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Recipe 1.2 Establishing a Default Value

1.2.1 Problem

You would like to supply a default value to a scalar variable, but only if it doesn't already have one. It often happens that you want a hardcoded default value for a variable that can be overridden from the command line or through an environment variable.

1.2.2 Solution

Use the || or ||= operator, which work on both strings and numbers:

# use $b if $b is true, else $c
$a = $b || $c;

# set $x to $y unless $x is already true
$x ||= $y;

If 0, "0", and "" are valid values for your variables, use defined instead:

# use $b if $b is defined, else $c
$a = defined($b) ? $b : $c;

# the "new" defined-or operator from future perl
use v5.9;
$a = $b // $c;

1.2.3 Discussion

The big difference between the two techniques (defined and ||) is what they test: definedness versus truth. Three defined values are still false in the world of Perl: 0, "0", and "". If your variable already held one of those, and you wanted to keep that value, a || wouldn't work. You'd have to use the more elaborate three-way test with defined instead. It's often convenient to arrange for your program to care about only true or false values, not defined or undefined ones.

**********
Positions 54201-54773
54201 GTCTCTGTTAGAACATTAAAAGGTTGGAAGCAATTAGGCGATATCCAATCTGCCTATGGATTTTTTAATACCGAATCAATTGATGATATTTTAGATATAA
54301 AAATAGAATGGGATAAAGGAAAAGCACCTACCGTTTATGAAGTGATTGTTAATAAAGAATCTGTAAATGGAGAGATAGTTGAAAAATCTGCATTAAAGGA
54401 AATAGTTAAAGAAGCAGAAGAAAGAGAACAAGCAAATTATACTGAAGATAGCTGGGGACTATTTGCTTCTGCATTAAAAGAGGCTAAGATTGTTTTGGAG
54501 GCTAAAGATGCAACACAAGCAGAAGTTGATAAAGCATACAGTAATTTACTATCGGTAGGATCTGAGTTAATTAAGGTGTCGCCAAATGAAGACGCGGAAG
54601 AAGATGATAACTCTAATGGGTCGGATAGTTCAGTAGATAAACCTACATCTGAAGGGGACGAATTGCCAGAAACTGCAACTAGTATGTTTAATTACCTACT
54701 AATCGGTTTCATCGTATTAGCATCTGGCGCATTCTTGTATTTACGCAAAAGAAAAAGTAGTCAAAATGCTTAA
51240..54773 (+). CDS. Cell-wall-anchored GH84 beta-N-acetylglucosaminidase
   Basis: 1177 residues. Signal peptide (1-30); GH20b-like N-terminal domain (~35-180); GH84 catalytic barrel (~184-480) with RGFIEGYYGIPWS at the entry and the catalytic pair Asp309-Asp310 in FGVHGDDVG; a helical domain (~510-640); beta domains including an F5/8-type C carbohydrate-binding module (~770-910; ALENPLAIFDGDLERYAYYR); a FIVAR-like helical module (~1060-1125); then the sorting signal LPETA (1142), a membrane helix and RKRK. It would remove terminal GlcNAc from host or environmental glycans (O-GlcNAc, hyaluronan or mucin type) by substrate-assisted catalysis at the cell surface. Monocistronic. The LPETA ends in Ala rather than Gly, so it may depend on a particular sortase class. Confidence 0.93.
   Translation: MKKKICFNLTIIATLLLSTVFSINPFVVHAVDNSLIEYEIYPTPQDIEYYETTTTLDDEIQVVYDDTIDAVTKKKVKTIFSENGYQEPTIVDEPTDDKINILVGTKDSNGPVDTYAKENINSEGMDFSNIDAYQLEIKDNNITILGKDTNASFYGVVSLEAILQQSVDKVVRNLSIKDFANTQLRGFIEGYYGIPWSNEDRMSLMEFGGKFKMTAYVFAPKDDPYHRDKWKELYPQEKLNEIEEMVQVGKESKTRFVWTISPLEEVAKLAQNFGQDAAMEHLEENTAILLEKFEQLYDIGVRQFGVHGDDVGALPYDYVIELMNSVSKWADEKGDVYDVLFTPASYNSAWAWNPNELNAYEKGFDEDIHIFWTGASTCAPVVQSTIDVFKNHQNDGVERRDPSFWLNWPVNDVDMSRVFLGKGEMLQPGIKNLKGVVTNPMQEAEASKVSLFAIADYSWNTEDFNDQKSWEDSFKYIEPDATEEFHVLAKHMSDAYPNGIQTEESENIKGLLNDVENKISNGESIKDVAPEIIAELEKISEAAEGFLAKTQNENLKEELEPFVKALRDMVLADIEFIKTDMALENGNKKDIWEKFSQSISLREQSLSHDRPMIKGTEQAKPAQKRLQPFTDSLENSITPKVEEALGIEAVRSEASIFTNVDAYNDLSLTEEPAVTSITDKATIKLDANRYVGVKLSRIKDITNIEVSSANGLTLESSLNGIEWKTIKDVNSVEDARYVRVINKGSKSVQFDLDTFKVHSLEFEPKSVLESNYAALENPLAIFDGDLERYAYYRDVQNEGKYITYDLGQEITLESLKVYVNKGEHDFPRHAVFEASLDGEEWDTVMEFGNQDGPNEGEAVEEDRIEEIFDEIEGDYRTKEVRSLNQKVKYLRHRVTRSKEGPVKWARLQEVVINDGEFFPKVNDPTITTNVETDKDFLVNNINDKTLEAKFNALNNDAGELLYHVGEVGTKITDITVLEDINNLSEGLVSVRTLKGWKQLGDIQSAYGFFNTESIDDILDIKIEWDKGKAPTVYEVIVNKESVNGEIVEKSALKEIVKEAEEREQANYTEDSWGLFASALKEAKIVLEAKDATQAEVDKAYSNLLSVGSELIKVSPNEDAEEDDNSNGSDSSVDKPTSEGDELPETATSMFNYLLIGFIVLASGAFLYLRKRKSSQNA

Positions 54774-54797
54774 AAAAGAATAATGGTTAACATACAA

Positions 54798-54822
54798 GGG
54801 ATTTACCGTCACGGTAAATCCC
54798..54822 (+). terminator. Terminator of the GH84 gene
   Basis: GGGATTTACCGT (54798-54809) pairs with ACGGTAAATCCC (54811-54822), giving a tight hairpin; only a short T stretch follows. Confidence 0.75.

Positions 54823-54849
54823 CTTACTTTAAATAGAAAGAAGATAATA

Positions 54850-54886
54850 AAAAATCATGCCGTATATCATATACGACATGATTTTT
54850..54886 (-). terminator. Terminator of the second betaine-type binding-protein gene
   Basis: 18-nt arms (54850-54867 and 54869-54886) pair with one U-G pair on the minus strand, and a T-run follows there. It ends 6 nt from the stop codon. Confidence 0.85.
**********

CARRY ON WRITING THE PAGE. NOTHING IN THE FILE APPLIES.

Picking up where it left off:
Rather than being restricted in its return values to a mere 1 or 0 as in most other languages, Perl's || operator has a much more interesting property: it returns its first operand (the lefthand side) if that operand is true; otherwise it returns its second operand. The && operator also returns the last evaluated expression, but is less often used for this property. These operators don't care whether their operands are strings, numbers, or references—any scalar will do. They just return the first one that makes the whole expression true or false. This doesn't affect the Boolean sense of the return value, but it does make the operators' return values more useful.

This property lets you provide a default value to a variable, function, or longer expression in case the first part doesn't pan out. Here's an example of ||, which would set $foo to be the contents of either $bar or, if $bar were false, "DEFAULT VALUE":

$foo = $bar || "DEFAULT VALUE";

Here's another example, which sets $dir to be either the first argument to the program or "/tmp" if no argument were given.

$dir = shift(@ARGV) || "/tmp";

We can do this without altering @ARGV:

$dir = $ARGV[0] || "/tmp";

If 0 is a valid value for $ARGV[0], we can't use ||, because it evaluates as false even though it's a value we want to accept. We must resort to Perl's only ternary operator, the ?: ("hook colon," or just "hook"):

$dir = defined($ARGV[0]) ? shift(@ARGV) : "/tmp";

We can also write this as follows, although with slightly different semantics:

$dir = @ARGV ? $ARGV[0] : "/tmp";

This checks the number of elements in @ARGV, because the first operand (here, @ARGV) is evaluated in scalar context. It's only false when there are 0 elements, in which case we use "/tmp". In all other cases (when the user gives an argument), we use the first argument.